Is It Time For Fixed Income In Retirement Accounts?

Mar. 21, 2012 10:35 AM ETJNJ, KO, MRK, PG, WMT, XOM16 Comments
Doug Carey profile picture
Doug Carey

What a difference six weeks can make in our volatile markets today. The 10 Year Treasury was yielding 1.8% in late January. Today it stands at 2.35%. Is this the beginning of the long-awaited upward move in interest rates? With yields higher, is it time to move more money into fixed-income, especially longer-term fixed-income?

It is important to keep in mind that although yields are up by over 0.50% recently, there is a lot more room for rates to rise from here.

(Click to enlarge)

The last time we saw a sustained increase in yields was in the late 90s. From 1998 through 2000 the ten year yield rose by over 2%. This was enough to knock nearly 15% off of the total return of a 10 Year Treasury bond. Let's look at just how the total return of a ten year bond would fare today under various interest rate movements:

Interest Rate
Movement (%)

One Year
Total Return





















Looking at the scenarios when interest rates rise, we see how bad it can be. If the 10 year simply goes back to the levels that existed in the 2000, investors would see a -32% return on their investment. For a 30 year treasury bond, this scenario would produce about a -45% return.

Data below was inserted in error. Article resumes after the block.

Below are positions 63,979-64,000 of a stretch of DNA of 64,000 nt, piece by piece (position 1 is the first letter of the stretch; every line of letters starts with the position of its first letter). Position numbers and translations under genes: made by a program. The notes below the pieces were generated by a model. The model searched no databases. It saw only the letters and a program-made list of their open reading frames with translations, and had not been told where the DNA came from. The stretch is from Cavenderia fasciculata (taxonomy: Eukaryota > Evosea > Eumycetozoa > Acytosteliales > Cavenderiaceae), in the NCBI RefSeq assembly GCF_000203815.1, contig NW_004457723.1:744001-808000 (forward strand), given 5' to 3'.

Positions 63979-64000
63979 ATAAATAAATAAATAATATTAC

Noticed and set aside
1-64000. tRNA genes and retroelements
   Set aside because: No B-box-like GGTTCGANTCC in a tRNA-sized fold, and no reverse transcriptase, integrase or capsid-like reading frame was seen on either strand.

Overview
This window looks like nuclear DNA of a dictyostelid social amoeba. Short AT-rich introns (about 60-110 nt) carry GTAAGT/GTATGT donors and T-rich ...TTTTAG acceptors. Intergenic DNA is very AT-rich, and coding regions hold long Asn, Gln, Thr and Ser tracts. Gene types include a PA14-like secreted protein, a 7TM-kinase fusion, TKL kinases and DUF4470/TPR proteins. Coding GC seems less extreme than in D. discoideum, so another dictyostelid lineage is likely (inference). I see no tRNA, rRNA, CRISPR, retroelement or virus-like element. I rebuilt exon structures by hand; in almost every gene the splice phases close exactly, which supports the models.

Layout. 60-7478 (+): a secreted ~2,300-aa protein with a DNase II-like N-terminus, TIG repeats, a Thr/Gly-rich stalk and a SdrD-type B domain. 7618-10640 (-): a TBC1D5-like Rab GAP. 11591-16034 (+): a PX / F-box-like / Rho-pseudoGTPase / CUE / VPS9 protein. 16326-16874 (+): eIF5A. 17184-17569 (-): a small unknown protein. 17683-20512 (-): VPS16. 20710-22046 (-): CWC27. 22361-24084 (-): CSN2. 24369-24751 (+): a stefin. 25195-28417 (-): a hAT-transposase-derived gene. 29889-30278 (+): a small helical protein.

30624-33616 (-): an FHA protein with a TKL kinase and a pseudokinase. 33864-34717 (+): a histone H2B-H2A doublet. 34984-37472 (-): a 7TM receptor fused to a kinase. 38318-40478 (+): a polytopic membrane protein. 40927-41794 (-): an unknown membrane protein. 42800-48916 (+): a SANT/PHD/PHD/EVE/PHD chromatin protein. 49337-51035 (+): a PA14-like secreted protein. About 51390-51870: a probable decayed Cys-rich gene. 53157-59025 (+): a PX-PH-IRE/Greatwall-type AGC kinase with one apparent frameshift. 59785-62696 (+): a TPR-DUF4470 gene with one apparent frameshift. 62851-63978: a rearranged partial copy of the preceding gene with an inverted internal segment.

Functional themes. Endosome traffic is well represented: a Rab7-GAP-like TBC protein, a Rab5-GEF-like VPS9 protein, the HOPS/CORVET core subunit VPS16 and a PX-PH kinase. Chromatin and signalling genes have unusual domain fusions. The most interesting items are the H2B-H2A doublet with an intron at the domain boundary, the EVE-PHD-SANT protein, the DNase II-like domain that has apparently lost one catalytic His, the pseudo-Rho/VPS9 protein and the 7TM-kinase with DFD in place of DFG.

I believe there is still way too much risk in longer-term fixed-income vs. the potential reward. The U.S. credit rating was notably downgraded by S&P last year for the first time in our country's history. It's obvious to most of us who follow the country's debt problems that the U.S. is no longer a AAA country. No country with $1.5 trillion deficits and Debt/GDP above 100% should be considered AAA; not even the

This article was written by

Doug Carey profile picture
Doug Carey is the owner and founder of WealthTrace. He has over 21 years of experience in the financial markets. He has a masters degree in Economics from Miami University in Oxford, Ohio and a B.S. degree in Economics, with an emphasis in Finance, from Ball State University. He also holds the Chartered Financial Analyst (CFA) designation.Mr. Carey began managing money in 1997 when he became a portfolio manager for National City Bank helping to oversee over $10 billion in assets. He managed money for pension funds, 401K funds, mutual funds, large companies, and endowment funds. He has also been managing money for families for over 13 years. Before starting WealthTrace, Mr. Carey helped build a financial software company where he designed and created software to help portfolio managers and investment professionals analyze and manage portfolios and securities. Mr. Carey also offers one-on-one financial planning and investment management services through our Registered Investment Advisor (RIA) firm. We are fee-only and do not work on any commissions so our goals are aligned with yours. Because we do everything online we can charge much less than standard advisors for our services.

Recommended For You

Comments (16)

To ensure this doesn’t happen in the future, please enable Javascript and cookies in your browser.
Is this happening to you frequently? Please report it on our feedback forum.
If you have an ad-blocker enabled you may be blocked from proceeding. Please disable your ad-blocker and refresh.